The majority of new HIV-1 infections in the world are acquired by women after heterosexual contact. During sexual transmission, HIV-1 must get across the genital mucosa, infect and replicate in the early target cells, and then disseminate from the initial site of invasion to generate a systemic infection. HIV-1 primarily replicates in CD4+ lymphocytes, but these cells are mostly absent from intact mucosal surfaces. Tissue based dendritic cells (DCs), known as Langerhans cells (LCs), are generally believed to facilitate HIV-1 access to CD4+ T cells. Because it has been difficult to isolate tissue based dendritic cells, most studies employ monocyte derived dendritic cells (MDDCs) or skin derived LC as surrogates. We have developed novel methods to isolate tissue based dendritic cells termed CD1a+ vaginal dendritic cells (VDCs) from discarded vaginal tissue. The previously uncharacterized CD1a+ VDCs possess unique cell surface receptors, intracellular features and susceptibility. Most importantly, we show that HIV-1, able to utilize the CCR5 receptor, (termed R5) is able to replicate in CD1a+ VDCs while variants that use the CXCR4 receptor (termed X4) fail to infect these cells. Because viruses acquired by newly infected subjects predominantly use the CCR5 receptor although transmitting partners often harbor both R5 and CXCR4 utilizing virions, our data explains this most fundamental observation about coreceptor restriction during HIV-1 acquisition. We hypothesize that CD1a+ VDC project dendrites into the vaginal lumen. These dendrites allow CCR5 but not CXCR4 using viruses to be acquired from the vaginal lumen. Local replication in CD1a+ VDCs facilitates virus transfer across the mucosal epithelium to deeper lying CD4+ T cells. Besides increasing HIV-1's ability to infect and replicate in deeper lying CD4+ lymphocytes, we hypothesize that CD1a+ VDCs also determine which HIV-1 variants establish a productive infection within a naive host. During sexual transmission, a newly infected subject acquires only a limited number of R5 variants from the diverse X4 and R5 viruses circulating in the chronically infected transmitting partner. In addition, infecting R5 viruses often have unique genotypes and phenotypes compared to the quasispecies present in the transmitting partner. We hypothesize that CD1a+ VDCs function as gate keepers, both blocking X4 viruses and favoring the replication of R5 variants with properties often found among HIV-1 isolated early after infection. In the proposal, we will examine mechanisms that allow CD1a+ VDC to be susceptible to R5 but resistant to X4 HIV-1. We will examine if these cells allow preferential replication of the infecting strains compared to non-transmitted viruses. We will also explore inhibitors that can prevent replication in CD1a+ VDCs and transfer of virus to CD4+ T cells. Delineating the mechanistic details and factors that can prevent infection in CD1a+ VDCs or virus transfer to CD4+ T cells will suggest novel vaccine and microbicide strategies aimed at preventing HIV-1 mucosal transmission.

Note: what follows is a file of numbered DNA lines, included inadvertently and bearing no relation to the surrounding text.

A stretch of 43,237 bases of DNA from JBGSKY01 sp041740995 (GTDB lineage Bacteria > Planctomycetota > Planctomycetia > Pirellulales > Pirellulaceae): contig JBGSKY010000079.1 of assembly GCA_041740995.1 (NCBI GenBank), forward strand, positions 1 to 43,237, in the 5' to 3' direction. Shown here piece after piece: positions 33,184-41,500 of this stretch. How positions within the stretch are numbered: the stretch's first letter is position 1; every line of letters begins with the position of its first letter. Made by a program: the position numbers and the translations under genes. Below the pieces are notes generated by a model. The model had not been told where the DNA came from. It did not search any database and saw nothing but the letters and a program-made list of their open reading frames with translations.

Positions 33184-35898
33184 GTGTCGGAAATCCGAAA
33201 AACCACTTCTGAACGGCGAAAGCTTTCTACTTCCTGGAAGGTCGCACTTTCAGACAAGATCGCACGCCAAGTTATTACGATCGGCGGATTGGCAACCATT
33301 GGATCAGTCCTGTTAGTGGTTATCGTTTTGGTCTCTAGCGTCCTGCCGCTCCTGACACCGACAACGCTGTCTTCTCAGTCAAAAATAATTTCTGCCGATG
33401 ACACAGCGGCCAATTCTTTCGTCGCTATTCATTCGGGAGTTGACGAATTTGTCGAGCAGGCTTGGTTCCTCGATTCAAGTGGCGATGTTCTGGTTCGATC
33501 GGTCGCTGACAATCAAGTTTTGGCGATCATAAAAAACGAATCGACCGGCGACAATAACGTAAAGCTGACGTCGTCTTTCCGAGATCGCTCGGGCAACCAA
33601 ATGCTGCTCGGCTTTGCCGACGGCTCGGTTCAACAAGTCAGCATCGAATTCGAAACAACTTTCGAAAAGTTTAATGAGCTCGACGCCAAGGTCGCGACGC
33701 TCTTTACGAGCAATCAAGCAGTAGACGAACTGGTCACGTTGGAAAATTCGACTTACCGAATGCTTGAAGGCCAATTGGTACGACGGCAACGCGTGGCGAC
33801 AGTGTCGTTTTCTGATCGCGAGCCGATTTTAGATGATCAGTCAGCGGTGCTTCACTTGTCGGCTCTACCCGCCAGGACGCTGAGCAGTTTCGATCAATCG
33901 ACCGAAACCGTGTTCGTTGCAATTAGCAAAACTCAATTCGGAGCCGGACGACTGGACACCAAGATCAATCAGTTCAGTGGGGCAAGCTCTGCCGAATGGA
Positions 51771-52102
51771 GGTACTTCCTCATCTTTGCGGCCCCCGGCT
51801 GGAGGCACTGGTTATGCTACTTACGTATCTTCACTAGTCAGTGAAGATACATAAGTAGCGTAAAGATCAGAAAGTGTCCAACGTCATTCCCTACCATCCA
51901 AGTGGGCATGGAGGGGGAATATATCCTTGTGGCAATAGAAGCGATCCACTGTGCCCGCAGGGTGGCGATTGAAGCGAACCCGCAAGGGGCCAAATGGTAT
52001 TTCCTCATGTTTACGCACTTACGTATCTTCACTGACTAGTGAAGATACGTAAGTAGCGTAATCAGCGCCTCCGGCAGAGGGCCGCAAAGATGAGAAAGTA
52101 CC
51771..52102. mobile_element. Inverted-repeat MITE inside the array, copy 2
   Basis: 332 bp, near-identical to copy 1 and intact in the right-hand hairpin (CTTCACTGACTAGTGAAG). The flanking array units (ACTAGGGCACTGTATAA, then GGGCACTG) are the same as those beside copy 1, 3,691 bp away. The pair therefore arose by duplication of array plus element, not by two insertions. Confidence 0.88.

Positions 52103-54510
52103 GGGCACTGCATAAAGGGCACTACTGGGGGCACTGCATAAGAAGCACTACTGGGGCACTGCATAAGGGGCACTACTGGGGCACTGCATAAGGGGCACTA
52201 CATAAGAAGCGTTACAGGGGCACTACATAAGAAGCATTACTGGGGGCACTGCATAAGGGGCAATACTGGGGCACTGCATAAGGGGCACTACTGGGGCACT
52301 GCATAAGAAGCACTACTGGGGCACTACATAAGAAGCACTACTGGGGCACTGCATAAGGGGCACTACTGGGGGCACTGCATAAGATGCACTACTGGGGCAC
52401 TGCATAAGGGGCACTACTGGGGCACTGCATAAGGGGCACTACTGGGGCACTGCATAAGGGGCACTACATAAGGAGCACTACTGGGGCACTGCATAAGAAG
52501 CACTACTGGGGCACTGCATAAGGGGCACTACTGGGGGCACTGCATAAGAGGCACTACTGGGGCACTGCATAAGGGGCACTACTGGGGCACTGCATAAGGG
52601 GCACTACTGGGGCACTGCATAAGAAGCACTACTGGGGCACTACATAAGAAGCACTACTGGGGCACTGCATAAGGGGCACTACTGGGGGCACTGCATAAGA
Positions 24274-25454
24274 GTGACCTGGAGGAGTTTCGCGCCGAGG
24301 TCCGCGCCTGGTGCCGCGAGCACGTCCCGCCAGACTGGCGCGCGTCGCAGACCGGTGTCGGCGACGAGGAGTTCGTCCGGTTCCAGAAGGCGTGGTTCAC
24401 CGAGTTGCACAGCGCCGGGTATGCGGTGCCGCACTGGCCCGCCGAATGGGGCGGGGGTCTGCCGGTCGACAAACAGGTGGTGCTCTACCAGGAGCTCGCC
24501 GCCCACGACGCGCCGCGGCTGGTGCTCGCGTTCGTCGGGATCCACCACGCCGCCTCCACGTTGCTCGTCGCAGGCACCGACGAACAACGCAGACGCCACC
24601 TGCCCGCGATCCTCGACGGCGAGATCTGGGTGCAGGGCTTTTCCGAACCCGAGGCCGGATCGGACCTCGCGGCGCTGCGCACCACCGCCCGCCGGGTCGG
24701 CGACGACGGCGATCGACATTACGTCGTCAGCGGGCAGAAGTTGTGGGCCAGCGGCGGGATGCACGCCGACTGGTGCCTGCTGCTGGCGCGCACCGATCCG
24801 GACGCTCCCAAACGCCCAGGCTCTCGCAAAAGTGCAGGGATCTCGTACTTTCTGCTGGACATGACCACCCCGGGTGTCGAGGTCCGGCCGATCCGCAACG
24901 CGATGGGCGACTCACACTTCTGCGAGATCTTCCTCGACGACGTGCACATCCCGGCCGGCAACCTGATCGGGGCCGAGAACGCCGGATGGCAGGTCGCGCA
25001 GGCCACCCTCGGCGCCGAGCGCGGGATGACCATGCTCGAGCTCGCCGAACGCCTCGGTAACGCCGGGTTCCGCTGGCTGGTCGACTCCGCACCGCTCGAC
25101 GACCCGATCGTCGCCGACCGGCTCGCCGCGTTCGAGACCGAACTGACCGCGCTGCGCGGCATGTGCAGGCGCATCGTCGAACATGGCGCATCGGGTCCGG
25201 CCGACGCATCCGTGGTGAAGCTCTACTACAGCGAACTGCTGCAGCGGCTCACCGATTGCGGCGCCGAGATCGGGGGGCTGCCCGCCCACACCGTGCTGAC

Most new HIV-1 infections in the world are acquired through sexual contact. Tissue based dendritic cells potentially influence both the transmission outcome of a sexual encounter and the type of viruses which establish a new infection. Greater understanding of the role of vaginal epithelial based dendritic cells during heterosexual HIV-1 acquisition will suggest new strategies to halt ongoing transmission.
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